Photographed during a UN Security Council press stakeout on the situation in Ukraine on December 11, is Linas Antanas Linkevičius (left) Minister for Foreign Affairs of the Republic of Lithuania. Also shown is Pavlo Klimkin, Minister of Foreign Affairs of Ukraine. Starting on January l, 2016, Ukraine will become a non-permanent member of the UN Security Council. UN Photo/Manuel Elias
Photographed during a UN Security Council press stakeout on the situation in Ukraine on December 11, is Linas Antanas Linkevičius (left) Minister for Foreign Affairs of the Republic of Lithuania. Also shown is Pavlo Klimkin, Minister of Foreign Affairs of Ukraine. Starting on January l, 2016, Ukraine will become a non-permanent member of the UN Security Council. UN Photo/Manuel Elias

During the recent UN Security Council meeting in December, the Foreign Minister of Lithuania, Linas Antanas Linkevičius, a non-permanent member of the UN Security Council, stated that Ukraine was suffering from a conflict initiated under false pretense and supported by an aggressive campaign of propaganda and hate. He was, of course, referring to the highly criticized actions by the Russian Federation, a permanent member of the UN Security Council, focused on international peace and security

He stated on December 11, “22 months have passed since the beginning of aggressive actions of the Russian Federation against Ukraine.  For nearly two years now, Ukraine has been suffering from a conflict initiated under false pretexts and supported by an aggressive campaign of propaganda and hate. The redrawing of Ukraine’s borders by force early in 2014 and continued violations of Ukraine’s sovereignty and territorial integrity remain a major challenge to the rules-based international system. “

Lithuanian Foreign Minister Linkevičius further added, “Russia’s unprovoked aggression against Ukraine has already left over 9,000 dead, more than 20,000 injured, over l.5 million uprooted from their homes within Ukraine and another million forced to flee abroad. Five million are in need of humanitarian assistance. Approaching winter makes the lives of those in need even more difficult.  And yet by now this conflict barely makes it into the headlines.”

“After a short period of lull this autumn, in November, the situation worsened again. It is evident that peace agreements will not be implemented fully in 2015. Daily breaches of cease-fire continue to be registered by OSCE Special Monitoring Mission.  Impunity, lawlessness, and abuse continue to reign in the areas held by the illegal militants. Last week again, OSCE monitors were threatened with automatic rifles.”

In addition, Lithuanian s Foreign Minister Linkevičius stated,” Crimea, an integral part of Ukraine, remains occupied in breach of the fundamental principles of international law, the UN Charter, the Budapest Memorandum, and bilateral treaties. All this in spite of the fact that UN General Assembly Resolution on the Territorial Integrity of Ukraine is very clear on the illegality of Crimea’s annexation and the sovereignty, political independence, unity, and territorial integrity of Ukraine within its internationally recognized borders.”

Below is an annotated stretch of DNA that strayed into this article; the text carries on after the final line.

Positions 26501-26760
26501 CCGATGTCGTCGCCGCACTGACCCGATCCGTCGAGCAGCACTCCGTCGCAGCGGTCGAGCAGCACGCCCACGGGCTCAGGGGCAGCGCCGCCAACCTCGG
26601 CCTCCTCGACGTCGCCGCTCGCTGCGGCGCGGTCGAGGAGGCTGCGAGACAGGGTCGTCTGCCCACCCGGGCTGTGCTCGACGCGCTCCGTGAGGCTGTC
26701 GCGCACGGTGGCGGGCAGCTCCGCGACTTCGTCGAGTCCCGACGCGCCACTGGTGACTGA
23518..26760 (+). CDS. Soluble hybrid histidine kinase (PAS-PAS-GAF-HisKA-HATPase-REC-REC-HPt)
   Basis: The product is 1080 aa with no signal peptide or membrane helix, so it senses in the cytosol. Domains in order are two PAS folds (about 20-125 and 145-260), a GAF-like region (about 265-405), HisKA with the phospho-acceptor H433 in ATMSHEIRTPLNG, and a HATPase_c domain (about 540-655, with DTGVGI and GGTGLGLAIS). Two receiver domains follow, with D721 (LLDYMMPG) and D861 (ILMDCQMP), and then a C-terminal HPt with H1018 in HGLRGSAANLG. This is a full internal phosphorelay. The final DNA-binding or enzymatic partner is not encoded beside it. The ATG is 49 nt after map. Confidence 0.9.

“As the end of the year approaches”, Foreign Minister Linkevičius also stated, “the probability that this crisis will become yet another frozen conflict in Europe remains dangerously high. “There are already too many of those. Five out of the EU’s Eastern Partnership countries bordering Russia suffer from protracted conflicts in Moldova, Russia continues to instigate separatism. Violations of Georgia’s territorial integrity, too, continue unabated. The pattern could not be more obvious.”

Although Foreign Minister Linkevičius admitted that the “Minsk Agreements may not be perfect, they are the only thing we have. Today, there is simply no other alternative.  We support the diplomatic efforts undertaken in the Normandy format, and in the Trilateral Contact Group under the auspices of OSCE.  At the same time, we remain critical of the recent trend of reshaping the sequence of the commitments of Minsk agreements and putting more pressure on the political commitments of Ukraine, rather than on security commitments by Russia and its militant proxies.”

 

Linas Antanas Linkevičius, Minister for Foreign Affairs of the Republic of Lithuania, is shown addressing a December 11 UN Security Council meeting on the situation in Ukraine at UN Headquarters in New York. As the Foreign Minister stated, “the continuing conflict in Ukraine cannot be allowed to fester or be forgotten just because we are facing the pressing need to address other urgent challenges.” UN Photo/Evan Schneider.